Yes: We should expand Advanced Placement classes to sophomores
by Kristian Lundberg
This school’s rationale for limiting most AP classes to juniors and seniors does have good intentions.
Indeed, the common criticism with APs today is that they’re a mile wide and an inch deep. Most require a breadth of prerequisite knowledge and an insane amount of work, both of which are ostensibly more suited for supposedly older and wiser upperclassmen. Even more significantly, the all-consuming terror that is a college application tends to create an “arms race” of AP classes between competitive students.
So I’m proposing a counter-intuitive but hopefully effective solution to the problem: open up AP classes to sophomores.
Despite the bad rap that AP classes have garnered, they do have the significant benefit of allowing students to pursue their interests further in some subjects, compared to curriculum I or even honors classes. The pace and the specificity of these classes, which are designed to mirror the curriculum of a college-level course, not only fosters enthusiasm for learning but also prepares students for a college workload. So it makes sense that we should allow students to take them, but just in amounts that fit the academic needs of each person.
These academic needs are largely individualized, dependent upon a student’s ability to handle the material. In many cases, students have skipped grades in math classes to take AP Calculus before senior year. Likewise, students who have the ability to grapple with advanced coursework might be better suited to an AP class, even if they are underclassmen.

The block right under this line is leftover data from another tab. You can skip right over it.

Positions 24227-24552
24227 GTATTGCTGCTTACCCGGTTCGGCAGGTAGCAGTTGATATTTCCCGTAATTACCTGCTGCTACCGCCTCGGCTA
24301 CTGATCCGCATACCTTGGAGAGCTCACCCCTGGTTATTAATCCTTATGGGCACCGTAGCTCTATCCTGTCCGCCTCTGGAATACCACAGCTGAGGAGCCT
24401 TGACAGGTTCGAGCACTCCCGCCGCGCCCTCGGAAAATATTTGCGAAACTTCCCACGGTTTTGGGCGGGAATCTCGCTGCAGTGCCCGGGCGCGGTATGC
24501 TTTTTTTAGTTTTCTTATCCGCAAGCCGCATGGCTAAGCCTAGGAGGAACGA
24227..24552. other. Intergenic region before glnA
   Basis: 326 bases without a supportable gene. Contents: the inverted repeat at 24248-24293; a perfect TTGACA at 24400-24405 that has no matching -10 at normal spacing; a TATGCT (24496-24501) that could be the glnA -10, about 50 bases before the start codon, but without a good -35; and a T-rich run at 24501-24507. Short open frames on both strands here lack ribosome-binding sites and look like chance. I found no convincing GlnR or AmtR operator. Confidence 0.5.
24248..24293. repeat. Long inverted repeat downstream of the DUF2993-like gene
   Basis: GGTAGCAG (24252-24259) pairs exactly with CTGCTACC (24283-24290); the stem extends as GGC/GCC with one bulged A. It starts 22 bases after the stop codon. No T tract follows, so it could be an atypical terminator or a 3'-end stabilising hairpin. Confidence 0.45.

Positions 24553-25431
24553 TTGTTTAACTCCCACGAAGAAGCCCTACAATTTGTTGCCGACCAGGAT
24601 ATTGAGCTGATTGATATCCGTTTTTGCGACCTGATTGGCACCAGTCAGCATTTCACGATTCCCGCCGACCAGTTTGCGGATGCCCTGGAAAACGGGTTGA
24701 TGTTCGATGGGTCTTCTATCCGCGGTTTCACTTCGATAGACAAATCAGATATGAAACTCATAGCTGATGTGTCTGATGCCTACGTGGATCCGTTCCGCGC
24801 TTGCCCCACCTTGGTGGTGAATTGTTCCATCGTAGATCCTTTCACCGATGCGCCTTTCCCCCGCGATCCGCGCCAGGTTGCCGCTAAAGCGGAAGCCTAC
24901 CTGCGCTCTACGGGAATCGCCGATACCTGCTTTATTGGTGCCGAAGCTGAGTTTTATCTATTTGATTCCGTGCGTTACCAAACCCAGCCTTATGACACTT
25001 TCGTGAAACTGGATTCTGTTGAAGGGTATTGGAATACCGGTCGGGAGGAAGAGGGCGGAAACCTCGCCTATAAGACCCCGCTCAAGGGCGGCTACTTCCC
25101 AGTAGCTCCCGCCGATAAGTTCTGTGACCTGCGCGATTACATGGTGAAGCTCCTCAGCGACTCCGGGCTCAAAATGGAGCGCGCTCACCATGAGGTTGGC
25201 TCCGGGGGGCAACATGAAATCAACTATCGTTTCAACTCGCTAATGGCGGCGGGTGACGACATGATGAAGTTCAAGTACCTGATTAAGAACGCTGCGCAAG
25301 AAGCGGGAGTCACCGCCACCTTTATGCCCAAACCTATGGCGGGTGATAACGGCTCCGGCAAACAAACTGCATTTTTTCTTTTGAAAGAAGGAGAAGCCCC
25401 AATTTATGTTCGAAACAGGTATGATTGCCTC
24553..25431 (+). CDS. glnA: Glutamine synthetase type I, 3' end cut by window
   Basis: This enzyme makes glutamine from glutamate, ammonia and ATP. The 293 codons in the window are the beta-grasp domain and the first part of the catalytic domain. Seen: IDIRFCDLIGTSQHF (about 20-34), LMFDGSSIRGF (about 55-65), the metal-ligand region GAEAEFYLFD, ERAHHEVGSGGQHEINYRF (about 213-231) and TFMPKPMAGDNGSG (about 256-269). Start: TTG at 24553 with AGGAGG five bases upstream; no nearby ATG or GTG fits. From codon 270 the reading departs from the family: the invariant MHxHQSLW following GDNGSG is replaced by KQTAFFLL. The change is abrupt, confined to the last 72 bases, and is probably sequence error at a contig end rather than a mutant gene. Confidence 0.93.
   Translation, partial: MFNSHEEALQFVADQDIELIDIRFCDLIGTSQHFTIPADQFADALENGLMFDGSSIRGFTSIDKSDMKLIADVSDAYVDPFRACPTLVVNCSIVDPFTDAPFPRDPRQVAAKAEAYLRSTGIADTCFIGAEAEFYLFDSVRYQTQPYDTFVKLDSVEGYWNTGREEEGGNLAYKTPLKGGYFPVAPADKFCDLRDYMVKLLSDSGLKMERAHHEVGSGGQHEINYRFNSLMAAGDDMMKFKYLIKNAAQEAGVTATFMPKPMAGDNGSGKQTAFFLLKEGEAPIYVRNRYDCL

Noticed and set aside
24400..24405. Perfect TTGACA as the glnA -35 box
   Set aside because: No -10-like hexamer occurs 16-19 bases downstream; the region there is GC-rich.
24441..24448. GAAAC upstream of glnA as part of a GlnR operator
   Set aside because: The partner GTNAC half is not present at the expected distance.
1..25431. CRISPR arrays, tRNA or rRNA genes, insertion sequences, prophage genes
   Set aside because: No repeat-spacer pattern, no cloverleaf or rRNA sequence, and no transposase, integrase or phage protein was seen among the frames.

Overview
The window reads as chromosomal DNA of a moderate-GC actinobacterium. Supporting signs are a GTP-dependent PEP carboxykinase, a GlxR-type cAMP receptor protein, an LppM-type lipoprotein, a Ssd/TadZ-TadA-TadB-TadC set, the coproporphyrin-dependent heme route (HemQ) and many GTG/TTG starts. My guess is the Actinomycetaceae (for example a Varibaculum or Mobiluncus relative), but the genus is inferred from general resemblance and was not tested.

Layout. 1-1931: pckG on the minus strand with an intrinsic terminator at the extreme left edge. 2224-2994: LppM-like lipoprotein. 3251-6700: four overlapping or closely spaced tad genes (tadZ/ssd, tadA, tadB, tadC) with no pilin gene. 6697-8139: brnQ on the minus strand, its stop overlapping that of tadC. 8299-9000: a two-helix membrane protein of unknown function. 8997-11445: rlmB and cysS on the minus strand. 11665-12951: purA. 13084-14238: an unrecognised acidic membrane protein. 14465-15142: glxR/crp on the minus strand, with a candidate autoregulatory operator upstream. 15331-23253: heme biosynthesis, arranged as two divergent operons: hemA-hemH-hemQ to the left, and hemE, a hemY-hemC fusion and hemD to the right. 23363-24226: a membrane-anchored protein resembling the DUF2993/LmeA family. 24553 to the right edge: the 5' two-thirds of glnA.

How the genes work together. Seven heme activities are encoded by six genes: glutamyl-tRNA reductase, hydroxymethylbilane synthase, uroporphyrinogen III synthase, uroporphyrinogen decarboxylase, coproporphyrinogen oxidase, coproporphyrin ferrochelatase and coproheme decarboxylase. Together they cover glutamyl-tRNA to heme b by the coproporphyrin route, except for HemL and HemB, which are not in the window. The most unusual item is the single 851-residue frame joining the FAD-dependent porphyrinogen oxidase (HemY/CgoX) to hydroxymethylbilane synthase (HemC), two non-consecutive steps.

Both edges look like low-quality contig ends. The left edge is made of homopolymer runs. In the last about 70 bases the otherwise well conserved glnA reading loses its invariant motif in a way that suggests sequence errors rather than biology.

Of the AP classes available at this school, the majority are nominally reserved for seniors. For juniors, the most popular APs are AP Biology and AP U.S. History, which from personal experience are among the most difficult classes in the school. But because so few others are available to rising juniors, many end up taking both AP Bio and U.S. History as a way to compensate for the lack of options. Essentially, the arms race may be delayed for a year, with the vast majority of underclassmen taking no APs and starting out on a level playing field. Once junior year rolls around, the madcap rush to take more APs returns with a vengeance.
Yet plenty of others do participate in these classes for their own enrichment. For them, it should make little difference whether they take an AP in their sophomore or junior year, so long as they know what they’re getting into. So this school’s curriculum should work to open up more APs to sophomores. At the same time, we should de-emphasize the stress put on stockpiling APs. By having the available option to take them earlier, students will feel less pressured to take too many as an upperclassmen and can spread them out over time.
Alex brings up the specter of College Confidential and the dozens of resume-padding APs that inevitably ensue. Fair enough. De-stressing APs would be a step in the right direction. But if the primary goal of these is to provide enthusiastic students with challenging and engaging course material, then we should provide more classes for those who can handle the material, no matter what grade they may be in.
No: We should maintain the status quo
by Alex Feit